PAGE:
Audrey Swagerty, Customer Success Manager

This is not a tech story but a real nightmare 😉

When I started as a CSR, 3.5 years ago, I was not familiar with our industry and the technologies so it was quite the challenge… for some time (I guess until I got more comfortable with my new job), I used to have a recurring nightmare. I was being chased through the woods by a girl… and she would finally catch up with me, grab me and I would ask her name (don’t ask me why…instead of asking her not to kill me right 🙂 )… And she would say: I am MongoDB!!! Then, I would wake up!

I have not thought about that story in a long time (and have not had the same nightmare ever since) so it was fun to share it again with you! Hopefully, it won’t happen again this weekend… I have been trying to help a customer with Kubernetes questions so you never know! 😂

 

Marcos Albe, Principal Technical Services Engineer

The worst horror story is a hospital introducing inconsistencies into a database… I always feared someone with asthma would end up as an amputee due to broken data!

 

Patrick Birch, Senior Technical Writer

While I was a SQL Server DBA, my CTO allowed the report writers to access the production database. The report writers were very nice people but were lacking in certain qualities, such as the ability to write SQL code. I wrote their queries and asked them to run their requirements through me. Well, I went to lunch one day, and when I returned the CTO and other managers were running around. One of the report writers had written a cartesian join (cross join) and the production database was slowing everything down to a crawl!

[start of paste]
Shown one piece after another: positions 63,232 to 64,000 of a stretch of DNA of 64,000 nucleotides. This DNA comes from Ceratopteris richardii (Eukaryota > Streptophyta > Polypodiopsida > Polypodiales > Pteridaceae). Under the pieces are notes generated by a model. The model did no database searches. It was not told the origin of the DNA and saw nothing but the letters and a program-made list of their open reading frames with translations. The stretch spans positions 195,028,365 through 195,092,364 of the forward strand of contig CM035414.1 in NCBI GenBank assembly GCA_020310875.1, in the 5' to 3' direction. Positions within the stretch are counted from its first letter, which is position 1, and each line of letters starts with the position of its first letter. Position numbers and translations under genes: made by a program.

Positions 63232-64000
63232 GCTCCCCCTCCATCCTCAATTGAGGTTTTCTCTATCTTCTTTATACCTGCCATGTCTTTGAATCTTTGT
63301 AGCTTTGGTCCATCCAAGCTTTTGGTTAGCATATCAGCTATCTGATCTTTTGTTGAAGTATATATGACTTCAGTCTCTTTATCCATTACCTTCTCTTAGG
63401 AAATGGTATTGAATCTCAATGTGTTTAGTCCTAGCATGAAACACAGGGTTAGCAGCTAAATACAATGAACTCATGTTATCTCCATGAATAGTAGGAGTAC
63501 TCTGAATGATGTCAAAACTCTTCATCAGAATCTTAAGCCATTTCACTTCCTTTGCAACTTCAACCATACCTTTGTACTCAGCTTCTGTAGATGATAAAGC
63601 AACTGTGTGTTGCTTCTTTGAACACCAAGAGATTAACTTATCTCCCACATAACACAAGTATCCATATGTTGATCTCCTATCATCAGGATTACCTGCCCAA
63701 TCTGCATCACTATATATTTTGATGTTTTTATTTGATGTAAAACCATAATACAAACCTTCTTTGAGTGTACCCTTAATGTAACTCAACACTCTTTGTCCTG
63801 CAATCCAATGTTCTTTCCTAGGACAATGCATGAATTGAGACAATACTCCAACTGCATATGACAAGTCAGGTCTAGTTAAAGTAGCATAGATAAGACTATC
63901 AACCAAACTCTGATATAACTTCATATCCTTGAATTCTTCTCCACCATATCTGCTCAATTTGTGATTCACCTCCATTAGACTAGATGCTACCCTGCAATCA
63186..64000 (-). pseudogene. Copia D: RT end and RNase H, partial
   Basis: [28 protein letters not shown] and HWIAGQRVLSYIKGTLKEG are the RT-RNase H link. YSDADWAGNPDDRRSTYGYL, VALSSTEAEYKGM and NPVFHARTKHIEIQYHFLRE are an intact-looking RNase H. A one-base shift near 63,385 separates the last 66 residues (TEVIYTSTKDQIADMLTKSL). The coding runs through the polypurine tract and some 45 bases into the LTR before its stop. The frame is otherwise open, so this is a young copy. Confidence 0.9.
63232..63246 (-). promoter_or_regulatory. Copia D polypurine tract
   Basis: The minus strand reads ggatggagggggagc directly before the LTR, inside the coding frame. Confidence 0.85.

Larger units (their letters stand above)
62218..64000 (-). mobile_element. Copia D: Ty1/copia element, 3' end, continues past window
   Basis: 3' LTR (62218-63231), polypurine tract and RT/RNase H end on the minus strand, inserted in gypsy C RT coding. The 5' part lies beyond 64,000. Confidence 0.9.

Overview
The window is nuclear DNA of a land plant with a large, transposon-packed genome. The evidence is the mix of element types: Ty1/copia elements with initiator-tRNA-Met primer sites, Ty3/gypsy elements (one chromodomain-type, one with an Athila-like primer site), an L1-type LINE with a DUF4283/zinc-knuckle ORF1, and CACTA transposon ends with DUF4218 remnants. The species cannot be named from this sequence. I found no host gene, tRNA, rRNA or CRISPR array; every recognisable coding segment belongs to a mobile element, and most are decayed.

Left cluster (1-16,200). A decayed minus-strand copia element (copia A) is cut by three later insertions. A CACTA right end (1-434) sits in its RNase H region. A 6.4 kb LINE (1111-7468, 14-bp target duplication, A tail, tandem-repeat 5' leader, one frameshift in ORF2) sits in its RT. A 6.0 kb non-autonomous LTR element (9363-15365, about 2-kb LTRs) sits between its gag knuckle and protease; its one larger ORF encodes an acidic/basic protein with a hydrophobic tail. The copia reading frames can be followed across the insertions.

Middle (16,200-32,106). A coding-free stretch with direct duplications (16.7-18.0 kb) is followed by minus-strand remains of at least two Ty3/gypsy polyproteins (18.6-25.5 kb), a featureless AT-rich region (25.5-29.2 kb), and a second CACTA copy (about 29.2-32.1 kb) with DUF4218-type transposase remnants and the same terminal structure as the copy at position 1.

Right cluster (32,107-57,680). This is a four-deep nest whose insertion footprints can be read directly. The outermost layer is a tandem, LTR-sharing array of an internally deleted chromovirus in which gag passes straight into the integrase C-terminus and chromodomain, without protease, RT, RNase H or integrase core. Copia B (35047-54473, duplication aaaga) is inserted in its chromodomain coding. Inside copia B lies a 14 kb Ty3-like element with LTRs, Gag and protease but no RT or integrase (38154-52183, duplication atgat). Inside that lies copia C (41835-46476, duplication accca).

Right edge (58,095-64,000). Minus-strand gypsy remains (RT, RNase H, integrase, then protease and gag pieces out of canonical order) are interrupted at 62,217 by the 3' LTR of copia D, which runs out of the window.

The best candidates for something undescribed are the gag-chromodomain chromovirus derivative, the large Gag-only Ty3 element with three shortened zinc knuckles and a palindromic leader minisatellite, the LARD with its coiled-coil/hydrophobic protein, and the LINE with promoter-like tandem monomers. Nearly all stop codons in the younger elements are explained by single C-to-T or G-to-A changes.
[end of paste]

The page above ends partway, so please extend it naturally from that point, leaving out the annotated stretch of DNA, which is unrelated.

I killed the connection and had a long talk with the report writers. The managers approved my building a data warehouse the next day.

 

Martin James, Vice President of Sales EMEA & APAC

At my last company, I started to look at the scary reality of data security and healthcare. As mists and mellow fruitfulness provide the perfect backdrop to the spooky traditions of Halloween, ghostly goings-on were being uncovered in unexpected areas. Not in gloomy churchyards nor crumbling manor houses, but in the databases of general practitioners in England.

In 2016, the data of 57 million patients were held within general practitioners’ records. However, census data at the time suggested this should have stood at only 54 million. So who are these extra 3 million people? These records belong to ‘ghost patients’: patients who have deceased or emigrated or are duplications/inaccuracies in record keeping. Either way, it has an impact on surgeries, on funding, and on the services provided, adding unnecessary pressure to the NHS and leaving it unable to provide a precise picture of its patients and the care it provides.

So, NHS England began a ghost hunt to track down and identify the owners of these records so they can update their data and save money. If a patient hasn’t seen their GP for five years, they’ll be sent a letter requesting them to respond. If they don’t respond, they’ll be sent a second letter, after which they’ll be removed from the patient register. This could be a measure that makes an instant saving, as, according to the BBC, family doctors are paid for every patient registered on their list (ghost or not) and the Times quantifies this at around £400 million a year.

Taking a deeper dive into patient data and the connections within it could be used to great benefit in the health service. It would enable a tighter hold on data and driving compliance, as well as help the NHS improve precision and accuracy in its records. Its data will become an asset, and a means of national health intelligence. A utopian view? Perhaps – but without the need for ghostbusters!

What’s your scariest database story?  Let us know in the comments or reply to us on social so we can be on the lookout for database ghouls and goblins! And to learn how Percona’s experts can take the scary out of database management, check out our open source database support, managed services, and consulting services.